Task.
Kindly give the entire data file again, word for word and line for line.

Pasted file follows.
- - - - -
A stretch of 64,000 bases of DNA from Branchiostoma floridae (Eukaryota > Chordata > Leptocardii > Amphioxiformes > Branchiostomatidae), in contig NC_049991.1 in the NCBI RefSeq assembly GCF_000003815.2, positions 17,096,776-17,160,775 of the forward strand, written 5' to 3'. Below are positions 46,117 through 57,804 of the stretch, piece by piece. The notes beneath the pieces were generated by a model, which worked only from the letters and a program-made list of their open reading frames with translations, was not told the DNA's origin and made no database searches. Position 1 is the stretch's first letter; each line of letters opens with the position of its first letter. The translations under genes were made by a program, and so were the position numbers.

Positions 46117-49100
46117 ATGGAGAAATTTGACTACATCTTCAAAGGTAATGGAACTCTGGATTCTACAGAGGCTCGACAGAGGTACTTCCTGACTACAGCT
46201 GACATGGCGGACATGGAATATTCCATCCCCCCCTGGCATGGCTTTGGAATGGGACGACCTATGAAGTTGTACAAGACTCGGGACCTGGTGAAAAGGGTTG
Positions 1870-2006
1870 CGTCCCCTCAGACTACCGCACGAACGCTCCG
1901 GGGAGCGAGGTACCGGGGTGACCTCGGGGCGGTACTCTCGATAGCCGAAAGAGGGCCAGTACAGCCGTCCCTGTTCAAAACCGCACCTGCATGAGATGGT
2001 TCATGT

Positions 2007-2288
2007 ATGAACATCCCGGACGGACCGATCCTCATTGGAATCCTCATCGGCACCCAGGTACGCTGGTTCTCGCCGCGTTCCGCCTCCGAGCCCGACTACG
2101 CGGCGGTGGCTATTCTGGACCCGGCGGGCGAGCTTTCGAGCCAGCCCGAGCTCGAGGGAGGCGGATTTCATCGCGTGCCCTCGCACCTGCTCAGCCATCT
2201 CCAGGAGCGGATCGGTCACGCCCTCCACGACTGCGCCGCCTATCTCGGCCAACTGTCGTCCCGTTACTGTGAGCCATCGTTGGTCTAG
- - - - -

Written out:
A stretch of 64,000 bases of DNA from Branchiostoma floridae (Eukaryota > Chordata > Leptocardii > Amphioxiformes > Branchiostomatidae), in contig NC_049991.1 in the NCBI RefSeq assembly GCF_000003815.2, positions 17,096,776-17,160,775 of the forward strand, written 5' to 3'. Below are positions 46,117 through 57,804 of the stretch, piece by piece. The notes beneath the pieces were generated by a model, which worked only from the letters and a program-made list of their open reading frames with translations, was not told the DNA's origin and made no database searches. Position 1 is the stretch's first letter; each line of letters opens with the position of its first letter. The translations under genes were made by a program, and so were the position numbers.

Positions 46117-49100
46117 ATGGAGAAATTTGACTACATCTTCAAAGGTAATGGAACTCTGGATTCTACAGAGGCTCGACAGAGGTACTTCCTGACTACAGCT
46201 GACATGGCGGACATGGAATATTCCATCCCCCCCTGGCATGGCTTTGGAATGGGACGACCTATGAAGTTGTACAAGACTCGGGACCTGGTGAAAAGGGTTG
Positions 1870-2006
1870 CGTCCCCTCAGACTACCGCACGAACGCTCCG
1901 GGGAGCGAGGTACCGGGGTGACCTCGGGGCGGTACTCTCGATAGCCGAAAGAGGGCCAGTACAGCCGTCCCTGTTCAAAACCGCACCTGCATGAGATGGT
2001 TCATGT

Positions 2007-2288
2007 ATGAACATCCCGGACGGACCGATCCTCATTGGAATCCTCATCGGCACCCAGGTACGCTGGTTCTCGCCGCGTTCCGCCTCCGAGCCCGACTACG
2101 CGGCGGTGGCTATTCTGGACCCGGCGGGCGAGCTTTCGAGCCAGCCCGAGCTCGAGGGAGGCGGATTTCATCGCGTGCCCTCGCACCTGCTCAGCCATCT
2201 CCAGGAGCGGATCGGTCACGCCCTCCACGACTGCGCCGCCTATCTCGGCCAACTGTCGTCCCGTTACTGTGAGCCATCGTTGGTCTAG